Capillary Basement Membrane Thickness in Health and Disease

TEM studies of CBMs in humans and other vertebrates show that regardless of animal age or health, they are continuous along the length of the microvessel and closely adhere to their parent cell types as described previously. CBM thickness, however, is widely variable within and between tissue types both in health and disease.

It is now clear that in many tissues, CBM thickness is a normal function of age and is considered a biomarker for aging. However, thickness increases with age are not seen in all tissues and all animal models, and few rigorous studies have been carried out to address this issue. Nevertheless, most investigators believe modest increases in CBM thickness are a normal age-related process. In certain disease states, however, CBM thickening is excessive and is considered a diagnostic hallmark. This is especially true in chronic stages of diabetes mellitus where most CBMs are thickened, and glomerular and retinal CBMs show remarkable thickness increases in humans and animal models of the disease [2]. In fact, it is fair to say that most CBM thickness studies have been carried out in diabetics in an effort to identify possible patterns that could point to potential molecular regulators of BM thickening. Of these investigations, a large percentage has focused on capillaries in the retina and renal glomerulus, where their diabetic sequelae often lead to retinal degeneration and blindness and/or renal decompensation and death. Moreover, because diabetes often has been cited as a disease of premature aging, recent studies have sought metabolic mechanisms that might possibly explain both normal, benign, age-related CBM thickness increases as well as those of diabetic BM disease.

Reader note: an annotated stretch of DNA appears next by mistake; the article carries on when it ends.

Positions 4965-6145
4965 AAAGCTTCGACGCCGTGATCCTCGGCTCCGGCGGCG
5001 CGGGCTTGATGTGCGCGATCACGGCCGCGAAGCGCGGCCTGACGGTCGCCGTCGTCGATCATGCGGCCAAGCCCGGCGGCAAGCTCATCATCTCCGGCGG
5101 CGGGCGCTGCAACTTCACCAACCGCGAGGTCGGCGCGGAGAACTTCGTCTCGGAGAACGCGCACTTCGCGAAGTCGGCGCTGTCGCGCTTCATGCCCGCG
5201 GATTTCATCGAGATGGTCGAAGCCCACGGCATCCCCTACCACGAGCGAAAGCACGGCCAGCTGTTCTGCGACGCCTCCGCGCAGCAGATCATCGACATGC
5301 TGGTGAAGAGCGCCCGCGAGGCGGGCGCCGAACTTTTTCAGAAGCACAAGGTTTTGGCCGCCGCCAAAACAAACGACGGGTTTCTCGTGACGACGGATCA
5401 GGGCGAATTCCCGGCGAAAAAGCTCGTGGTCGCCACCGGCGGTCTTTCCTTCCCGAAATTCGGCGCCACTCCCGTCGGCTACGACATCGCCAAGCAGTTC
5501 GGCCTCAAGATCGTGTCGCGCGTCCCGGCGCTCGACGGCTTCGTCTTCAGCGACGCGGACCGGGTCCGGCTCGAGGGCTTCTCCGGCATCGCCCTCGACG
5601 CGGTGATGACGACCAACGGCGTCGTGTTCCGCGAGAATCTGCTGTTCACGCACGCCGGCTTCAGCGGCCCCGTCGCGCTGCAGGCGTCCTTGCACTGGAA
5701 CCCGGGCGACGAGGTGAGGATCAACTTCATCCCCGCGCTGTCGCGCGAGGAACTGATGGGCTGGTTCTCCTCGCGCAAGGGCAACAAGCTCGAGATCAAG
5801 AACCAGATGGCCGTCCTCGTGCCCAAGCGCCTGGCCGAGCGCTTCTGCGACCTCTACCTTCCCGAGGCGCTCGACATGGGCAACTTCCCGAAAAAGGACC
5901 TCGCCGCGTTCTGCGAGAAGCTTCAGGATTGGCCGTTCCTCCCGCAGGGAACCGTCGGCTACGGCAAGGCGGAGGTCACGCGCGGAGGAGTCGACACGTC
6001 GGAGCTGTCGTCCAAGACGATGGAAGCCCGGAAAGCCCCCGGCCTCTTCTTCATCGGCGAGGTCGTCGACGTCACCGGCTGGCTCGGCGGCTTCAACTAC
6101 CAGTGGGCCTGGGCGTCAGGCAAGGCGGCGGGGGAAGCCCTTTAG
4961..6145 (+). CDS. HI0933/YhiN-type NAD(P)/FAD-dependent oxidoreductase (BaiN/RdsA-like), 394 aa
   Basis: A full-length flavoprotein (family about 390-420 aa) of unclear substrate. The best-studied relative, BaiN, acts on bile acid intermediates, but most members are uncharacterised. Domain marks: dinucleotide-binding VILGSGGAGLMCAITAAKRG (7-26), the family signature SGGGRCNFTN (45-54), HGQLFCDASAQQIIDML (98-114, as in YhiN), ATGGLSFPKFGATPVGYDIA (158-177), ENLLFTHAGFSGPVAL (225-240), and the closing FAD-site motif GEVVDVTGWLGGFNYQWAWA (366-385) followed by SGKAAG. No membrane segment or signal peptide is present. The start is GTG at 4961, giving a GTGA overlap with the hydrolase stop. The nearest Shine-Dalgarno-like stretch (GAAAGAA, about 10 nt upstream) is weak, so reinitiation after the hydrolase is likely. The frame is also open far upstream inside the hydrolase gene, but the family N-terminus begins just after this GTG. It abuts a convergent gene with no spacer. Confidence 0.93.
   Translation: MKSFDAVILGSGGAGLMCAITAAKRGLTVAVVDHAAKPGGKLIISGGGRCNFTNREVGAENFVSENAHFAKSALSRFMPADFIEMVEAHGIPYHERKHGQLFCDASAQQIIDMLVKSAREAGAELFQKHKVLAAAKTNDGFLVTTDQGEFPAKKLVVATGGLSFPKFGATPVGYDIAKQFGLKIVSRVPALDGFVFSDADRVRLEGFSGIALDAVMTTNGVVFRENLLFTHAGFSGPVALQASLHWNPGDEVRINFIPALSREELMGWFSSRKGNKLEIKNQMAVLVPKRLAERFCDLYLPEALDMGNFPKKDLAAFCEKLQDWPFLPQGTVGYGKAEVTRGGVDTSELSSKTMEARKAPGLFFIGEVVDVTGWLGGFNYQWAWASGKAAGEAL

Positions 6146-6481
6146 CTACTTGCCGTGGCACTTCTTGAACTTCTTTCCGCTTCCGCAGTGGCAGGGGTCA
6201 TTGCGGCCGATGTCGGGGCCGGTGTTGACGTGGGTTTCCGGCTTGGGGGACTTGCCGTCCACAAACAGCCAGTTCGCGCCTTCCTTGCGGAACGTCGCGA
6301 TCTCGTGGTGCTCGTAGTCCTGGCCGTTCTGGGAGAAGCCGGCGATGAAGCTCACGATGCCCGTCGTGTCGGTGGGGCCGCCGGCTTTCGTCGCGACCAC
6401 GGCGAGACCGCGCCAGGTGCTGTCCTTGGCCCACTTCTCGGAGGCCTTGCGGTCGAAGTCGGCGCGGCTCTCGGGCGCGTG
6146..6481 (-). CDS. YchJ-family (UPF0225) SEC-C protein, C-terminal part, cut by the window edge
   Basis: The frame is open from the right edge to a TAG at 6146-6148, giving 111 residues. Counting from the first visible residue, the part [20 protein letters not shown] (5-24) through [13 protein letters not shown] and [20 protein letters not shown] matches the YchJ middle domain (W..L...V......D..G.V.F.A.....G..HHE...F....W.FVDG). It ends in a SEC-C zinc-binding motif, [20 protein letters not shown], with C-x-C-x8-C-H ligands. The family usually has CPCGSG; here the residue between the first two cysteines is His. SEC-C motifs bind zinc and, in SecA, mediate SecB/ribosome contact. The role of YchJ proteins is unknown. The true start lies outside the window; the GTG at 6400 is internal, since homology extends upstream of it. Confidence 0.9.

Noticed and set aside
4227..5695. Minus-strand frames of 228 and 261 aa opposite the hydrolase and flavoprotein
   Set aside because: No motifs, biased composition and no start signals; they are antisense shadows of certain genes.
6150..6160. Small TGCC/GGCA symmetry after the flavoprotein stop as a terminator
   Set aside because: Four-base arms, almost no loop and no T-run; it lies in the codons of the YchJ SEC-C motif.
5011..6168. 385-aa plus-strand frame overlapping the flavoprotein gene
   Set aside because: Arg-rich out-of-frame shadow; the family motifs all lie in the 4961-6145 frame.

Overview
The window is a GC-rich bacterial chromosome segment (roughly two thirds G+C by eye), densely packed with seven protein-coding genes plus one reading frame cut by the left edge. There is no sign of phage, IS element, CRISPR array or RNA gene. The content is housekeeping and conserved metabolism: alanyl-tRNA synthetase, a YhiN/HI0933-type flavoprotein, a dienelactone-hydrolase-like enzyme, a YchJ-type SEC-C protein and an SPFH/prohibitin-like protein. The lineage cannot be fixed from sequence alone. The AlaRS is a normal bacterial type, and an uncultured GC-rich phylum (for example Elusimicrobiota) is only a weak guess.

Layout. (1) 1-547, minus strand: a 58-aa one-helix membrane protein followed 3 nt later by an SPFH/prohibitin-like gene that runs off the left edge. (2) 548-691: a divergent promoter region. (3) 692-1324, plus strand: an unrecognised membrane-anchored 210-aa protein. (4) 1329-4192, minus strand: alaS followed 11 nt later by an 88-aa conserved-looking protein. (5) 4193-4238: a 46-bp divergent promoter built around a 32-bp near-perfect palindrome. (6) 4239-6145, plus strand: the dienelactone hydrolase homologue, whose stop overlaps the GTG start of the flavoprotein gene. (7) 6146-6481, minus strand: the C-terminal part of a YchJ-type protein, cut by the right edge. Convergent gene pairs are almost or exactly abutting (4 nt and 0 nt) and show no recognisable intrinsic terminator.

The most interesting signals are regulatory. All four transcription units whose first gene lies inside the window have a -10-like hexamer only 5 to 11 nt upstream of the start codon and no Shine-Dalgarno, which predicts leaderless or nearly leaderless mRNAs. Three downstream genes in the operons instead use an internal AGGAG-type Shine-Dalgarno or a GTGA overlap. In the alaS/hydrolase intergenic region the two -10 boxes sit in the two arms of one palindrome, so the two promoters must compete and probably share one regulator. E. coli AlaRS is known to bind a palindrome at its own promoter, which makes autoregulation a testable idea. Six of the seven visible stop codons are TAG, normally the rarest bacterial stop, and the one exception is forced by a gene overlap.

Several mechanisms are implicated in the pathogenesis of microangiopathy leading to diabetic CBM thickening. These have been reviewed recently [3] and include hyper-glycemia-induced increases in Type IV collagen synthesis, decreased expression of matrix metalloproteinases (MMP-2 and 3), and increased tissue inhibitors of metalloproteinase (TIMP). Vascular endothelial growth factor (VEGF) also may be involved because treatment with anti-VEGF antibodies reduces glomerular BM thickening. Also, oxygen radicals/oxidative stress and advanced glycation end products (AGEs) may play a role because aminoguanidine (which inhibits AGE formation, but also has antioxidant properties) attenuates diabetic nephropathy. In addition, the polyol enzymatic pathway is stimulated by hyperglycemia and has been implicated in the chronic sequelae of diabetes. In this regard, hyperpermeability is an early feature of diabetic microangiopathy and is reduced by aldose reductase inhibitors. Because hyperglycemia apparently increases the generation of reactive oxygen species (ROS), activates aldose reductase, and induces AGE-formation, it has been postulated that ROS production may represent a common underlying element in several pathways leading to diabetic microvascular damage, including increased CBM thickness.

Clearly, CBM thickness is an important parameter in a wide variety of biological and medical investigations. Moreover, because thickness changes necessarily alter CBM functional capacities, it is important to accurately measure their physical dimensions in order to identify patterns of change that might offer insights into molecular mechanisms regulating their form and function.

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